Celebrity Big Brother Pantomime Continues


Celebrity Big Brother 2007 is still dominating the newstands. Personally, I’m still recovering from the disbelief at Gordon Brown glibly telling us, during the Shilpa vs Jade eviction, that “a vote for Shilpa is a vote for Britain and British tolerance.” What was he trying to do? Combat racism by patriotically appealing to Britain’s superiority complex?

The tragic irony doesn’t end there. On Tuesday, The Express was actually claiming that Shilpa’s overall win and subsequent success not only proves that we are not a racist society but also that we “still value decency above all else”. Great. That’s assured me completely now. No need to worry about racism anymore!

The media is also still revelling in making pariahs of Shilpa’s bullies, Jade Goody, Danielle Lloyd and Jo O’Meara (not sure what happened to Jack Tweed in all this) in some superficial effort to show Britain doesn’t tolerate racism. For those of you who may have missed the whole hypocritical furore, here’s a sample of some of the recent headlines: we’ve had The Star‘s “India Bans Sick Jade” for an article that actually reveals Jade Goody has had a block put on her visa because of fears that the trauma of the flight to Mumbai will worsen her depression; Heat featuring a picture of a miserable-looking Jade, alongside the gleefully placed headline “I’ll stack shelves for a living” (perhaps a rather unrealistic finalé to her media-orchestrated downfall when you consider the fortune she’s made?) and a variety of other sources tantalisingly suggesting that Jade may even be suicidal (as if anyone being driven to feeling suicidal might actually be a good thing).

Doesn’t this sort of coverage, in its relentless vilification, actually encourage the sort of bullying mentality that often leads to racism in the first place? That aside, I’d still argue that no amount of booing and hissing at Jade Goody is going to prove we aren’t a racist nation. Indeed, I’d say that reducing such an important issue to a puerile contest between “good” and “bad” is actually nurturing a morally underdeveloped society, where racism is considered impolite and understood as basically “wrong” but no-one is ever encouraged to consider and understand why.

And then there’s the misogyny in the debate to consider. For example, on the cover of Tuesday’s Daily Express, there was a picture of Shilpa, alongside the headline “If Only More women Would Behave Like Me.” Strangely, the nearest thing I could find to Shilpa actually saying the above in the actual article was:

Hopefully viewers will see swearing, drinking, burping and farting is not cool – but being kind, dignified and making your parents proud is. If appearing in Big Brother has helped teach one person that, in any small way, then my job is done.

Where exactly did Shilpa say anything specifically about women? If she did, I certainly can’t find any record of it. I’d say this kind of representation of Shilpa is very cunning because not only does it prompt traditionalist readers to have another good old tut about the lowly morals of women today but it also has a nice little dig at women directly, goading some to react against Shilpa and say “who does she think she is?” I imagine this kind of reaction would be a real treat for the woman baiters as it would give them the opportunity to excitedly exclaim “women! So bitchy! So hateful!” or, if they really wanted to get into the spirit of it all, “so racist!”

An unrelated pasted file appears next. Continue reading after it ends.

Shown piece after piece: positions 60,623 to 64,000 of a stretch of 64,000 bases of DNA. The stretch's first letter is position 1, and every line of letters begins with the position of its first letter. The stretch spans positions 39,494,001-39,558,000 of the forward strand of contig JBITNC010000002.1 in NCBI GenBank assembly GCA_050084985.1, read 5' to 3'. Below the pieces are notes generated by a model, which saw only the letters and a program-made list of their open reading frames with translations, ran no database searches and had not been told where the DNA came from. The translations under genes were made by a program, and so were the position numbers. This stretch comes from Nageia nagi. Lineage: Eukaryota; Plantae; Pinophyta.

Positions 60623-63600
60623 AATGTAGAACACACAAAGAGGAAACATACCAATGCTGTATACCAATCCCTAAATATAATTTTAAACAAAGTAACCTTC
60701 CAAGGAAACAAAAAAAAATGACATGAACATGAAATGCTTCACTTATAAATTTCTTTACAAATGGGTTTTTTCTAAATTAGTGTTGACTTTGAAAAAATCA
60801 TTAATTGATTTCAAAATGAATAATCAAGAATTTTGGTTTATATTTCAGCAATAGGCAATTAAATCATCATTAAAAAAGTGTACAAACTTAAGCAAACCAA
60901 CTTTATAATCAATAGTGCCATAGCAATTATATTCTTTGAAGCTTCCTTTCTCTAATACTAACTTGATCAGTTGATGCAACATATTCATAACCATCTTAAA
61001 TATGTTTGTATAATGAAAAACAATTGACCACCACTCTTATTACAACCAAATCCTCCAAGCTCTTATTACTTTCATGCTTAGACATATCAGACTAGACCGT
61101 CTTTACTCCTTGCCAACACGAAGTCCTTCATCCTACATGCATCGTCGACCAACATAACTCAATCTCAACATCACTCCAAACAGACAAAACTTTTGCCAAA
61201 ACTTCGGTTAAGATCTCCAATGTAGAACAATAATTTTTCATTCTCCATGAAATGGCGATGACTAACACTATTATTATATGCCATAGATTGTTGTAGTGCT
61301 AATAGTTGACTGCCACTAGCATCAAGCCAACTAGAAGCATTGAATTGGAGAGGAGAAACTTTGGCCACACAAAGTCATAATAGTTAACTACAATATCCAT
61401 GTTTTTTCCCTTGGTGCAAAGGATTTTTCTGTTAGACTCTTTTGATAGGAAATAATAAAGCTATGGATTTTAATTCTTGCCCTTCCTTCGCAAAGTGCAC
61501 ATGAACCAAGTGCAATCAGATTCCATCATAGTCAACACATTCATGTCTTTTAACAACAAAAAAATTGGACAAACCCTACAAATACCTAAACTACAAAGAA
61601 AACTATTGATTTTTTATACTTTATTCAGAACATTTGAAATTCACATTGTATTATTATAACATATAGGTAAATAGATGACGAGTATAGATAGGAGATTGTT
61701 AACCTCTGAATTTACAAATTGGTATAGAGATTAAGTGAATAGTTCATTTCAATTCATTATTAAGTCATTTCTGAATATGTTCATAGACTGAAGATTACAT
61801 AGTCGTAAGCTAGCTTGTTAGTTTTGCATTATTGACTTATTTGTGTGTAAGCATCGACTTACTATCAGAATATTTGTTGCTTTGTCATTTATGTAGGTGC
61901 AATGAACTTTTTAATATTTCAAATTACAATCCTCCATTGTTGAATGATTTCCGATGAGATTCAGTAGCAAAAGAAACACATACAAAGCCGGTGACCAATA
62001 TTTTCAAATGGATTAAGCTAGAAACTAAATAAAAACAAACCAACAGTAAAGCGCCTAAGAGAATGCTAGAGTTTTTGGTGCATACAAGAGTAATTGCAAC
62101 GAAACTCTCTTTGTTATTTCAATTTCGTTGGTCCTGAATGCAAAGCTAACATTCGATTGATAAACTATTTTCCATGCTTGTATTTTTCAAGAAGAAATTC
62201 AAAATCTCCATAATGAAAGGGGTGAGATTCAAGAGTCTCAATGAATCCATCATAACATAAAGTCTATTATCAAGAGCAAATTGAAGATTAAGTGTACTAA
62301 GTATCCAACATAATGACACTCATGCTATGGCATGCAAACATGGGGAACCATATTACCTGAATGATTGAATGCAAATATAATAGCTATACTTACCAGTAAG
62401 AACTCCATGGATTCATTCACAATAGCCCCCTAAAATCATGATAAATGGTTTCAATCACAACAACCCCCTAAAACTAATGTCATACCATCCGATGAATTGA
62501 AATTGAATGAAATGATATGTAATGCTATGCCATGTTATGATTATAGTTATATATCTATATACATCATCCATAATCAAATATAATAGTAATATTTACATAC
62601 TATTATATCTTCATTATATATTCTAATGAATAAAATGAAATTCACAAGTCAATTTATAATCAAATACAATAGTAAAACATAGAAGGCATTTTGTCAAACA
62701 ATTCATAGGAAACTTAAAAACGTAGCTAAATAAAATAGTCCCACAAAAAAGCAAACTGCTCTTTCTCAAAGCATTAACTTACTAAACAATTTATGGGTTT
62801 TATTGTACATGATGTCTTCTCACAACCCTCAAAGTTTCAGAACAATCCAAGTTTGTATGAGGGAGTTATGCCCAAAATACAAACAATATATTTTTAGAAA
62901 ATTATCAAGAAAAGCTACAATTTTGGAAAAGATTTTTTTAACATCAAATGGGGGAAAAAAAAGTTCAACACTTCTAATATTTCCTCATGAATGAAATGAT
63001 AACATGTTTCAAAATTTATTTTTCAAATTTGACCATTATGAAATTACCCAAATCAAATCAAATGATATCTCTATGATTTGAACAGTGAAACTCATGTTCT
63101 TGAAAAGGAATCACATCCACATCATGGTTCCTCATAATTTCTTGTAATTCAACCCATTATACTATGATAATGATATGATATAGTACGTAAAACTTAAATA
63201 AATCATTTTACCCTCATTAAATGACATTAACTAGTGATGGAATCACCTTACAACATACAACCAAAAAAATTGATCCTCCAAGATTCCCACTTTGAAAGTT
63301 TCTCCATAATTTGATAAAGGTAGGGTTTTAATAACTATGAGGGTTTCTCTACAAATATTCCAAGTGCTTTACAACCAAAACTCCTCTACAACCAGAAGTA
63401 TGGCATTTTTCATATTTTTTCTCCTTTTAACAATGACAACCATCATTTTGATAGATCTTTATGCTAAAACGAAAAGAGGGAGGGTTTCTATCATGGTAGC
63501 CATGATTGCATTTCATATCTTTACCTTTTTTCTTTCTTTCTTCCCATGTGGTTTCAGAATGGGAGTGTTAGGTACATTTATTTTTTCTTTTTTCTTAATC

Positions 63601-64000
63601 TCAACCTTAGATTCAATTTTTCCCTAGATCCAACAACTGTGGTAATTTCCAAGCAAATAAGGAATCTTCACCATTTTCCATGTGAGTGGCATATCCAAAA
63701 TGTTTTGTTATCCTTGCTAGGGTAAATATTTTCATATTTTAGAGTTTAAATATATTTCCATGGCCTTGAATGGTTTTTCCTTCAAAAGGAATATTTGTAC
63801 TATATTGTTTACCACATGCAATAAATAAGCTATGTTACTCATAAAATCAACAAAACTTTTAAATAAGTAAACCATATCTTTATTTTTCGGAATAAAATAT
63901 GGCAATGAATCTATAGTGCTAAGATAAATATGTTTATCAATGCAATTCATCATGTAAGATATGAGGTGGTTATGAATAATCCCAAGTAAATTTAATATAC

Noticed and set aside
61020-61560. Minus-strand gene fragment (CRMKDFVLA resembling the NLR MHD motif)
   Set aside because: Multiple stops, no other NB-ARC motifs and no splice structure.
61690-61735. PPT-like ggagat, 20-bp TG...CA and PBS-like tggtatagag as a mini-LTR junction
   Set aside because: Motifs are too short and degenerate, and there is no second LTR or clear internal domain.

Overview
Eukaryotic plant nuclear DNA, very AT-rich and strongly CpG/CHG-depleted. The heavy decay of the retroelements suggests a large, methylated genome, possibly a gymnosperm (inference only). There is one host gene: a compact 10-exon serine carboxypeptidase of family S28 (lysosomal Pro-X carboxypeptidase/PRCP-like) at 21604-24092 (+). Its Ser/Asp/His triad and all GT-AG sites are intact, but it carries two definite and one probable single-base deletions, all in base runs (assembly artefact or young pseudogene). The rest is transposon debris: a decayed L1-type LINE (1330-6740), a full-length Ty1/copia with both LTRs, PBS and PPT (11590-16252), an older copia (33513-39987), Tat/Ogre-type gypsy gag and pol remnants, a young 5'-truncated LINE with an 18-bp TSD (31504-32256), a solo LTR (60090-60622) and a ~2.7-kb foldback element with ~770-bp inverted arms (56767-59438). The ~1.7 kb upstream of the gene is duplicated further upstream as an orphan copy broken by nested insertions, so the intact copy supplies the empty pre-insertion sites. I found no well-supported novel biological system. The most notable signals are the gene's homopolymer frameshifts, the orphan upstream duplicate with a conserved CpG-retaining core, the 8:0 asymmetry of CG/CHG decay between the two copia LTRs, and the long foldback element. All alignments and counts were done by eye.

If you think that sounds over the top, just consider some of the comments that were made in the media around the time that the bullying of Shilpa was broadcast. We had Andrew Neil on This Week asking if this was just a case of “two or three bitches ganging up against a rather elegant woman?” (as if who’s elegant and who’s not is somehow relevant to human rights issues) and also throwing out a rather vague and open statement about “the female yobbish element in society.” Surely, if he had only meant to criticise yobbishness in anyone, he would have simply referred to a more general “yobbish element in society”?

We also had psychologist Anjula Mutanda in The Metro, saying that the bullying of Shilpa showed “a difference in culture but also just how bitchy women can be” and channel 4 flippantly describing the incidents as examples of “girly rivalry.”

Yes, Britain apparently “won’t tolerate” racism and the offensive assumptions that it leads people to make but making sweeping generalisations about women as a group is absolutely bloody fine. Oh well. That’s British “decency” for you, I guess…

In addition to all this, Shilpa herself has stated she wants to leave the racist incidents on CBB behind her. She has also said that Jade Goody and the other bullies in the house have “suffered enough” and that the pressure on them should “stop.” However, I doubt if the papers will take what she’s said into account at all because, of course, their tawdry performance probably isn’t motivated by a real concern for human rights (Shilpa’s or, indeed, anyone else’s). Instead, it just seems to be about shallow moral posturing and making scapegoats of working class female celebrities who the public was just gagging to slag off anyway.

The scary thing is that these women’s comments, when placed on a grand scale of racism, don’t even come close to the more carefully considered bigotry that is currently out there, happily doing its racist thing and calling it politics. More to the point, that politics continues to garner support. But never mind that. As long as Britain isn’t seen to be racist, we’re all good. After all, we voted for Shilpa didn’t we? Hooray for tolerance! Hooray for Britain! King of the castle again!

Photo by Gene Hunt, shared under a Creative Commons Licence.